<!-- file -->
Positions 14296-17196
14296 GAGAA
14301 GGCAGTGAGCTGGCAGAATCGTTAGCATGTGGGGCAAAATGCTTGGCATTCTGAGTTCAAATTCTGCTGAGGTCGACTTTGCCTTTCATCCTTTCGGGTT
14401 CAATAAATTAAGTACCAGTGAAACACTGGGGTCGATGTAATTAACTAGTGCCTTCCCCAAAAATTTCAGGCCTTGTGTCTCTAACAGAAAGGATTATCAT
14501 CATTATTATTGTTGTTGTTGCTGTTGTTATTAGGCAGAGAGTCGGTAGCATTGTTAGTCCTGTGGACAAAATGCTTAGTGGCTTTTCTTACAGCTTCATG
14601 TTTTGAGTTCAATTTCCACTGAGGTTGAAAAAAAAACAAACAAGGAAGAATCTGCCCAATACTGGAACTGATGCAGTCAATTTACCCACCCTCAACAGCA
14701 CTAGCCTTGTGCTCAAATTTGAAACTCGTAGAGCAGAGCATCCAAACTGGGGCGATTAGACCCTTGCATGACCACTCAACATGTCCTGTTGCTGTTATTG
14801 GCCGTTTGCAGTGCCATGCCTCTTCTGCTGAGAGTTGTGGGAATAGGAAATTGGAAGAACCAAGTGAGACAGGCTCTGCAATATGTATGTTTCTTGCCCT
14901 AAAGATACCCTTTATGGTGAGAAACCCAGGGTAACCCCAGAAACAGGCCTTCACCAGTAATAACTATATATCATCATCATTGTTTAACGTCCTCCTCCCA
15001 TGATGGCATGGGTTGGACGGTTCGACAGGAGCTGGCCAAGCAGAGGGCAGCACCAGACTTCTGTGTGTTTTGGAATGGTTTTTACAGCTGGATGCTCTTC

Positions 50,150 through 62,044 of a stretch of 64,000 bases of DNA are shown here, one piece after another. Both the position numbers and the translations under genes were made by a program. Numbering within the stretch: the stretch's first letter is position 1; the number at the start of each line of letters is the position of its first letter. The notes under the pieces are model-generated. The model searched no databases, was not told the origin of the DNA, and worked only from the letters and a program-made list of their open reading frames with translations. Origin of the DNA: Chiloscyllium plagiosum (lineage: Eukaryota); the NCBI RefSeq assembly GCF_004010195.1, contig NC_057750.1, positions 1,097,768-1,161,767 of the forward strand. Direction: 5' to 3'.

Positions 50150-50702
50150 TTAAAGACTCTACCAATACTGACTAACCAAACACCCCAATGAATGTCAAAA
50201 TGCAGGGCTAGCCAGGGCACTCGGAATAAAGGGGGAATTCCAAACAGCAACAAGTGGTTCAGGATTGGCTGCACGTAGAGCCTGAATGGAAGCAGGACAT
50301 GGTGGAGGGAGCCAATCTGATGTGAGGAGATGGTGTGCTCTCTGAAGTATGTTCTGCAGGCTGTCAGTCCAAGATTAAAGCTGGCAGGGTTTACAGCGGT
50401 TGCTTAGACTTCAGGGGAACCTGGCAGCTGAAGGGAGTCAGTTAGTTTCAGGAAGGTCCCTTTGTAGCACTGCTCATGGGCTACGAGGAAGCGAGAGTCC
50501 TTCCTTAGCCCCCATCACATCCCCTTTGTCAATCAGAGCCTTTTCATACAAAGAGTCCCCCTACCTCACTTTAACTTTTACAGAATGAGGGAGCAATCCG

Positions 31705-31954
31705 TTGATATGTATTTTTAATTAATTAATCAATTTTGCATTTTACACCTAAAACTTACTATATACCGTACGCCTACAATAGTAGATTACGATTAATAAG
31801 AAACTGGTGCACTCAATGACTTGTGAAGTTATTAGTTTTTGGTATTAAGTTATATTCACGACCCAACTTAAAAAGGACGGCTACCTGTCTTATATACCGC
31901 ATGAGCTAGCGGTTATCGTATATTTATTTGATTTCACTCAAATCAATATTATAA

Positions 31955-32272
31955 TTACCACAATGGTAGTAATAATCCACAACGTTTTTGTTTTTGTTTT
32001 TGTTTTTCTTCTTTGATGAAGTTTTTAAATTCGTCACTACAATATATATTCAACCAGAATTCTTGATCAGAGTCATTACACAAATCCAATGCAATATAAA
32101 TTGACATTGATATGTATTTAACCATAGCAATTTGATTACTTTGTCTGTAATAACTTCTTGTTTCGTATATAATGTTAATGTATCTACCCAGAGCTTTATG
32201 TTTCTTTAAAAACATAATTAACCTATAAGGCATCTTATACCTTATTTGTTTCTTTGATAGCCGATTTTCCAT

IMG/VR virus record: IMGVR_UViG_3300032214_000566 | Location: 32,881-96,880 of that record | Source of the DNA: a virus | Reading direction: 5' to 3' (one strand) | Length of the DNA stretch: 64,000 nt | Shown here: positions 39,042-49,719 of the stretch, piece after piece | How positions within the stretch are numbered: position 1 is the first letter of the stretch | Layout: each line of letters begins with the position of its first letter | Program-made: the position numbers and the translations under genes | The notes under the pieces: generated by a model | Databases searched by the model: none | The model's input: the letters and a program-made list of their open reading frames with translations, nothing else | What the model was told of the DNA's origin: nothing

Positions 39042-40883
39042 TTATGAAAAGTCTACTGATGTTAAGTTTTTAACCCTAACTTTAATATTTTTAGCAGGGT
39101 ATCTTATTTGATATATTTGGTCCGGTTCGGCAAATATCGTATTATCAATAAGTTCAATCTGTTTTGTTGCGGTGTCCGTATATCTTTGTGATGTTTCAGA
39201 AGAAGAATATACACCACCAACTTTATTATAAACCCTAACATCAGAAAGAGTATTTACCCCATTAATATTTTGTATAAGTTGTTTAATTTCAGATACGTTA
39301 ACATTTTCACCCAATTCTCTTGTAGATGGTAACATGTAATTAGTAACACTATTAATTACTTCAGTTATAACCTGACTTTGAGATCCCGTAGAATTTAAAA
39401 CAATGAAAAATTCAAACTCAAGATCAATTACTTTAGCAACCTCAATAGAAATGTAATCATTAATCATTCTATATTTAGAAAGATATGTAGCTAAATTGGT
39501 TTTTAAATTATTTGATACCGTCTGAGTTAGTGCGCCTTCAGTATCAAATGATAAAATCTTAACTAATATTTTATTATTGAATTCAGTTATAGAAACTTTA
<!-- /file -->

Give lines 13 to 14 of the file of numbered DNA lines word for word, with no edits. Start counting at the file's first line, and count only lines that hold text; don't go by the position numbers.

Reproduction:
50150 TTAAAGACTCTACCAATACTGACTAACCAAACACCCCAATGAATGTCAAAA
50201 TGCAGGGCTAGCCAGGGCACTCGGAATAAAGGGGGAATTCCAAACAGCAACAAGTGGTTCAGGATTGGCTGCACGTAGAGCCTGAATGGAAGCAGGACAT